Though the hawk was not on its perch, the man sat in the circle of clay heads. Seventeen of them. I thought of the story Essferend had told, the first night I remembered. Crane and Heron, Snake and Lizard, Antelope and Wolf, Starling and Hummingbird, Fox and Shrew, Aurochs and Boar, Owl and Vulture, Squirrel and Mouse. Ant. I remembered Ant saying, He had only to speak us into captivity. They must all be tied here somehow, bound to the jars.

“My lord!” said Hondjetat when she had prostrated herself.

“You’re going to say,” said the man, “that Itet is cured and you think your place is rightfully hers.”

“Lord Sun sees everything.” Hondjetat sounded as though she were about to cry.

“I have reasons for everything I do,” said the man. “Your place is rightly yours. Or don’t you want it?”

“I do, Lord! I want it so much, only....”

“You feel you’ve stolen it, or gotten it unfairly. But you haven’t. Wipe your eyes and go home. All will be well. Itet, stay, I wish to speak with you.”

After Hondjetat left, the man said, “Ant! This is your specialty. Is Itet cured?”

The sound of air in a hollow jar became words. “In some respects. Her ability to speak is restored. Her memory, however, is impaired. She remembers nothing before her near-drowning.”

“What causes this?”

“I would not dare speculate. Some cases of memory loss are caused by damage to the brain. Others by an overpowering desire to forget things too painful to bear.”

“And the business down by the river? She shouldn’t have survived the Schael possessing her like that. Is it related?”

“I would not dare speculate,” said Ant airily. “But it strikes me as at least possible. She was in the Schael for quite some time. That sort of cold-water almost-drowning is rare. Victims don’t usually survive long after rescue unless assisted.”

“That’s an interesting thought,” said the man. “I’d wondered...it looked so much like she had died and come back. Which was worrisome. But at the time you said nothing threatened, and now I’m wondering if this isn’t the Schael’s doing. What can she be up to?” He looked at me. “Itet, go down to the river and ask her what she’s doing.”

My first impulse was to say, You go ask, but it occurred to me that the Schael might use me to answer. The man must have seen my hesitation, because he smiled and said, “Don’t be afraid. Just go ask. She is angry with me just now, but perhaps she’ll talk to you.”

The boat the Zuxugo had come on was disassembled, ready to be walked to the other end of the rapids. Two more boats rested on the shore, these pointed at each end. Those can go upstream as well as down, Ant said to my unspoken question. Armed men watched as the boatmen unloaded baskets and bales. I wondered if Essferend had gotten her salt.

I walked upstream until I couldn’t hear the sound of the people by the boats. Then I knelt at the edge of the water and called out, “River Schael!” And sat back on my heels. It was cold by the water, even in late afternoon, even in the sunshine. I shivered. “She won’t answer,” I said.

Be patient, said Ant, but before it had finished speaking a gray-green fish with a whiskered, pointed snout broke the surface two feet from the shore. Its head was large as a man’s. Its body must have been seven feet long.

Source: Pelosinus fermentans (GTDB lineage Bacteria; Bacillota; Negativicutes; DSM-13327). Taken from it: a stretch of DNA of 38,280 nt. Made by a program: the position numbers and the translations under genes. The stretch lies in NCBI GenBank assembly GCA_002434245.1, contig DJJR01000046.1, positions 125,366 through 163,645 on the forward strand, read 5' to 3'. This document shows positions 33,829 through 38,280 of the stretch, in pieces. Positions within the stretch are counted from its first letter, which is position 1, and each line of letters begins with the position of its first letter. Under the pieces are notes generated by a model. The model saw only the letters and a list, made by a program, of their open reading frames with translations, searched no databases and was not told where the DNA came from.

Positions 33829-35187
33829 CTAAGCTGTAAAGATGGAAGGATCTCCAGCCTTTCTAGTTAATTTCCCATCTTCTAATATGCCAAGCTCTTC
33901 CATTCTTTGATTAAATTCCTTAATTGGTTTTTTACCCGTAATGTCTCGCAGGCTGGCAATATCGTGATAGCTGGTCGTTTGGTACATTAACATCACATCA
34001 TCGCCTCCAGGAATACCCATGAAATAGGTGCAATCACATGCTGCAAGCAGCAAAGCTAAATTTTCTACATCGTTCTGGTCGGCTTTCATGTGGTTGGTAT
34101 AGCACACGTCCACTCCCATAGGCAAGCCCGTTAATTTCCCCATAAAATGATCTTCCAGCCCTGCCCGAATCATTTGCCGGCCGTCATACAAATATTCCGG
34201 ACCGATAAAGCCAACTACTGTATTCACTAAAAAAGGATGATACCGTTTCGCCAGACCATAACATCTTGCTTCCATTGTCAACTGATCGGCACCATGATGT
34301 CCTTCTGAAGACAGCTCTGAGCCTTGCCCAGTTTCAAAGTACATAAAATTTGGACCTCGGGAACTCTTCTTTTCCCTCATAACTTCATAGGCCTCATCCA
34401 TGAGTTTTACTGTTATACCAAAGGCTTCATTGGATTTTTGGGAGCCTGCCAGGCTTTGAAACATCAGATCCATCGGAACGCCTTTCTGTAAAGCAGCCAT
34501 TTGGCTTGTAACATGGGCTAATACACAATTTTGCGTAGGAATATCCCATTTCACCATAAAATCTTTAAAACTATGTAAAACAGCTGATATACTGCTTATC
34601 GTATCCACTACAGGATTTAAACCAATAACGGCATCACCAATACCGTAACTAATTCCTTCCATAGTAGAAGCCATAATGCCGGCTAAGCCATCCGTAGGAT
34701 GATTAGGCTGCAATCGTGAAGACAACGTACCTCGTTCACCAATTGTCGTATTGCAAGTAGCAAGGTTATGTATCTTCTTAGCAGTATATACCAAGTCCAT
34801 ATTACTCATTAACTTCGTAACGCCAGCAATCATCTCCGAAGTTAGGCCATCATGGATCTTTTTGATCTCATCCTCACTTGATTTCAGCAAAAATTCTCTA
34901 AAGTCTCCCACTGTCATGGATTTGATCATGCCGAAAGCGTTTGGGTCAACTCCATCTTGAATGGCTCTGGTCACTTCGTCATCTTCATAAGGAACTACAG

“You again,” it said in a voice like water over rocks.

I had expected more time to compose my thoughts. “River Schael,” I said again. “Why did you let those....” I looked around. No one else was in earshot, but I lowered my voice anyway. “Those butterflies come down the river?”

“The Zuxugo procured safe passage from the Nalendar,” said the fish. “The Nalendar asked that I extend my protection to them, in order that she could keep her word. Their luggage was not an issue.”

“So you didn’t know?”

“I did not,” gurgled the fish. “Though it amused me. Those brave men, that god who fancies himself so powerful, afraid of a picture of a bug.” It gurgled more, and I realized it was laughing.

“Why,” I asked, wondering aloud as much as asking the Schael, “would the Nalendar require them to bring....” I stopped.

“It amuses the Nalendar to send humans back and forth carrying things,” said the fish. “And she is powerful enough that I do not wish to provoke her anger.”

I thought about that for a moment, and about the things Lord Sun most wanted me to find out. “Lord Sun is worried that...that she might have returned.”

Gurgling laughter. “The bird told me that she would never trouble me.”

“I don’t understand.”

“It was I who broke the power of the land-gods your peoples held in esteem. And in among the rocks of the rapids are the bones of her own people who fought for her to the last. She is older than I am and very possibly more powerful. And her memory is long. I think it likely that if she returns she will attempt to give me some difficulty, and perhaps the bird will not be able to stop her.”

“Why doesn’t he just say she’s permanently dead?” I asked.

“He would destroy himself if he were mistaken or if he were insufficiently powerful,” said the fish. “Humans—or something like enough—have been here two million years. But she is more than ten times older. One of the ancient ones.”

That didn’t make sense to me. “How could there be gods so long before humans? I thought gods lived on prayers and sacrifices.”

“They do now. Tell me, what is Ant up to?”

I blinked. Opened my mouth. Closed it.

“Of all the land-gods your peoples revered, Ant was closest to her. Now it keeps close about you and its handiwork is obvious in your mind. I saw it when I was inside you.”